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Of course, despite feeling very similar to Leon Kennedy's adventure in terms of gameplay, there’s one very distinct difference with Resident Evil 5: the game is fully playable in co-op, and is actually built around this concept. Should you choose to, you can play online or in split-screen mode, and it’s undoubtedly a better experience if you can play with a friend. Playing in single-player mode, Sheva is quite comfortably one of the worst AI partners in gaming. She has absolutely no restraint with her items, spraying healing herbs at the first opportunity and firing her weapons with reckless abandon (despite having the aiming prowess of a Stormtrooper). She’s also very prone to getting herself in sticky situations; we’ve lost count of the number of times we had to resuscitate Sheva from near-death or start an area from scratch thanks to the numerous times she gets herself killed. So yes, whether it’s with Pro Controllers or just a couple of Joy-Con, playing with a friend is definitely the way to go.

One thing we perhaps should have mentioned at the start is that gyro aiming is here, and it’s brilliant. Thanks to a day-one patch, you can activate gyro aiming right from the start of the game, and it actually works really well. It’s naturally a much better fit in docked mode with one Joy-Con in each hand, with the left controlling Chris’s movements and the right focused on aiming. You’ll be happy to hear, though, that it’s also pretty effective in handheld mode. We were a tad dismayed at first, as moving the console around to aim would quite literally move the screen out of our view, but increasing the gyro’s sensitivity within the game’s options pretty much fixes this issue. It’s not quite as satisfying as the pointer controls featured on the Wii version of Resident Evil 4, but it’s overall a much more intuitive way of aiming than using the analogue stick.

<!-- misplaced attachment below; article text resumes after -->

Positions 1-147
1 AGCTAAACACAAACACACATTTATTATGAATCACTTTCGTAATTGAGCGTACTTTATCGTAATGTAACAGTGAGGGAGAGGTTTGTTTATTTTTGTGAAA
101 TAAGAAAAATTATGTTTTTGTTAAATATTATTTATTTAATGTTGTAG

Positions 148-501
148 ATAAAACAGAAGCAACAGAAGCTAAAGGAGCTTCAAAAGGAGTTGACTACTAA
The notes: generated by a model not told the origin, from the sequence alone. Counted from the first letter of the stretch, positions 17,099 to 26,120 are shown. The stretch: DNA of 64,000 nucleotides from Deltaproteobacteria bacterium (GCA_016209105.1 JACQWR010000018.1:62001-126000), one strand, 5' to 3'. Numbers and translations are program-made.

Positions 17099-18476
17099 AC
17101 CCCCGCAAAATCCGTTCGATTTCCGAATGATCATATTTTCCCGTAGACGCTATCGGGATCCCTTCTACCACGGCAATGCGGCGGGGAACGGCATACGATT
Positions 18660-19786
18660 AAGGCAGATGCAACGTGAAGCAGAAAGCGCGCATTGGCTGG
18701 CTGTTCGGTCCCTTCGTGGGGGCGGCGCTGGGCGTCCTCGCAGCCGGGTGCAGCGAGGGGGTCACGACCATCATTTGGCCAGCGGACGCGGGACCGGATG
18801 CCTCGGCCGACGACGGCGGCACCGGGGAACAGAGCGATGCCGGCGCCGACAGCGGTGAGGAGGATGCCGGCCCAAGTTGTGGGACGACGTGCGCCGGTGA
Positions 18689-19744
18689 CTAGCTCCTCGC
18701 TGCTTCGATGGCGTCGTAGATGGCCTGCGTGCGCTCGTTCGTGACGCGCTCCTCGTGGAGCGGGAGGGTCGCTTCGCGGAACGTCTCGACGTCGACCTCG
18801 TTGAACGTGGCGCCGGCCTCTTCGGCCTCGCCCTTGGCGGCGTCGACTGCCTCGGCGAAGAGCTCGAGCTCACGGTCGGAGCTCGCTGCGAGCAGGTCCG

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Much has been said about the game’s performance on Switch since the demo was released. Yes, it’s a noticeable downgrade from the remastered versions seen on other consoles, but it’s certainly not as disappointing as some might have you believe. First up, the framerate is admittedly a bit concerning at times. It runs uncapped, which means it mostly runs slightly above 30fps, but there are plenty of moments – particularly during more intense gameplay sequences – where it will drop well below. This might be a dealbreaker for some people, but we were honestly okay with the overall performance given the fact that we can play a game like this on the go. Visually, there have also been some sacrifices – the impressive motion blur from the original release of the game is completely gone here, and some of the textures have taken a bit of a hit. It’s disappointing knowing that these features are missing, but in practice, it’s probably not something you’re going to notice much unless you examine the Switch version side-by-side with the game on other platforms.